In the future, cars won’t just be a way to get from A-to-B, they’ll be social hubs.
Services like Lyft Line and UberPool have taken off in recent years because there’s demand for less expensive rideshares. People appreciate the convenience of getting picked up at their front door and dropped off at their destination.
Not only is it easier than hopping a train or catching a bus, but as autonomous vehicles replace human-driven cars in existing taxi and rideshare services, it’ll become cheaper too. And as the cost for door-to-door transit falls, autonomous ridesharing could completely replace public transit.
As this unfolds, the social landscape of our cities will change too. There are many differences between public transit and ridesharing, but perhaps the most important is that cars—as an environment—are more intimate.
We all do it when we get into a shared ride: We offer a greeting, either to our driver or a fellow passenger. Sometimes a conversation develops, sometimes it doesn’t. Either way though, we acknowledge the people we’re riding as though they are, well, people. It just feels wrong not to.
Right now, there’s just barely enough demand to make ridesharing possible. But as it becomes the modal transit choice, something beautiful is going to happen: We will no longer match just for a common destination, we will begin to match on other preferences as well.
This is going to unlock a richer ride for consumers, but it also presents an opportunity for brands to get into the car too. Suddenly, social services like Tinder or Wiith will have a lot more room to play. Each shared car becomes a microcosm of human interaction that can be branded not just to offer you a ride, but a personalized experience.
Going to the game tonight? Why not grab a beer with a fellow fan in a CarBar?
New to the area? Get to know your neighbors by commuting with Block Party.
Still looking for the love of your life? Your “one” may, quite literally, be right around the corner in aHarmonic Convergence.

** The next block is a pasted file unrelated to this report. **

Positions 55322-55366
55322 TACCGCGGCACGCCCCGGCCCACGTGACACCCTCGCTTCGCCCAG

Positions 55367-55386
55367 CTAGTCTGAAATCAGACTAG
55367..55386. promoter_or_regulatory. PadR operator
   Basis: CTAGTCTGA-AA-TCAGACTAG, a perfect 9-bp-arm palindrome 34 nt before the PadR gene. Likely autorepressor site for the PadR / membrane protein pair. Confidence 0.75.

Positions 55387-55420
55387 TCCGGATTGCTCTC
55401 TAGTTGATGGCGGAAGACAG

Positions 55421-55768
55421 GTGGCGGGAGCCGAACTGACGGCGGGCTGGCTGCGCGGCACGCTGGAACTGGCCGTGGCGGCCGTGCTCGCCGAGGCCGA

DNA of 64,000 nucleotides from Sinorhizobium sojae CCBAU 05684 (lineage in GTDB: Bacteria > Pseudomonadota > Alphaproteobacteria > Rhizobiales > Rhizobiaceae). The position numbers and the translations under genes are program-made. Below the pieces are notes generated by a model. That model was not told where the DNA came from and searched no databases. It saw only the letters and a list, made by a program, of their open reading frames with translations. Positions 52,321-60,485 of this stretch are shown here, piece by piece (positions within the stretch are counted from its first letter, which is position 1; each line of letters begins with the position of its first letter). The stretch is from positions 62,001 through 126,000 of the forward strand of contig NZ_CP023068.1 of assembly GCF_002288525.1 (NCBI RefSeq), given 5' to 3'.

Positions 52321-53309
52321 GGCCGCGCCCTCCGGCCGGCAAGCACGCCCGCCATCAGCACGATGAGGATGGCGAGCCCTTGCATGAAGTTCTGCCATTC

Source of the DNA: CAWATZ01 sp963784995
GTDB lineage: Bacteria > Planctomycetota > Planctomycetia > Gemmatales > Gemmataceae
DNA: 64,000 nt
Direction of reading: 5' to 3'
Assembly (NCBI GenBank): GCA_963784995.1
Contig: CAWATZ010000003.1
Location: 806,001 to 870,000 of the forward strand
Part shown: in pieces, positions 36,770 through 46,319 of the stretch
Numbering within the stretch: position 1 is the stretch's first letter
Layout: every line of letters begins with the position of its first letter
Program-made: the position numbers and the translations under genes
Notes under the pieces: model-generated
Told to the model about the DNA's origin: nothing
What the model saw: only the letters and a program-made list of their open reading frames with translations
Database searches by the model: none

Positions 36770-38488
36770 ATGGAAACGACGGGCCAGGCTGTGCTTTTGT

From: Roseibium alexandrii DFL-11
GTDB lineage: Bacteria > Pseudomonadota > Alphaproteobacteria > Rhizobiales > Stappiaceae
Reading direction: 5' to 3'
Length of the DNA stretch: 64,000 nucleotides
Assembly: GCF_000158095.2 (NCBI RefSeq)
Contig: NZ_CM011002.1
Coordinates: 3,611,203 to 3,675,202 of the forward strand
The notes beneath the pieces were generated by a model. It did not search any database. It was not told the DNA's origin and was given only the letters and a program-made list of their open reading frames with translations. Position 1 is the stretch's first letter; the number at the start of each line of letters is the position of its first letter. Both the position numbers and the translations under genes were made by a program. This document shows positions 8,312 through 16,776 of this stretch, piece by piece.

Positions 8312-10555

Maybe you just want to expand your social circle. Summon a Social Drive and you’ll be matched with a recommended rider based on shared interests imported from your social media.
Trying to get your foot in the door with a new company? Sign up for LinkedIn’s next competitor, Vignette, which does one better than connect you via email; it actually puts you face-to-face with people in your desired industry.
Don’t worry, if it’s been a long day at the office you can always request a Paper Shade to match with people who also want a little peace and quiet on the way home.
If a café is more your style, make your way over to a nearby Coffee Stop where you can step onto the next gentle autonomous bus fitted with baristas and barstools. This fresh take on public transit circulates slowly in dense urban communities to allow effective use of the now relatively empty streets reserved for autonomous traffic. In essence, these lumbering giants will offer a dynamic form of real-estate that can be used for restaurants, storefronts, or live performances; it’s a whole new kind of food truck.
Of course, the hyper-segmentation offered by a burgeoning autonomous transit system won’t be limited to simply matching people with people. People can match with things too.
Tired of coming home to “Delivery Attempted” stickers littering your door? That’s a problem of the past if you subscribe to Rendezvous, a car service that makes sure your packages arrive home with you.
Is it your turn to cook dinner tonight? Never mind the supermarket, just place your order for fresh produce with FreshCart.it by noon and, at 5 o’clock, your groceries will pick YOU up.
As these changes take hold, car branding will likely shift away from thematic references to adventure (e.g., Ford’s Explorer, Nissan’s Pathfinder). Instead, it will become more geared toward the service or experience (e.g., Coffee Stop, Block Party).
These are just a handful of easy to imagine examples describing how big data and social media are going to change the way we get around. No longer will we choose Lyft over Uber because surge pricing is less ridiculous for our particular destination; we’ll choose based on how we want to spend our time getting there.
Moving forward, it may be more useful to think of the car as a social medium rather than simply a means of transit. Although these exact services might not make it into a future rideshare with you, there is one thing we can count on: Brands will be built around promised connections with the people, products, and experiences we crave on the road.
– Aaron Snyder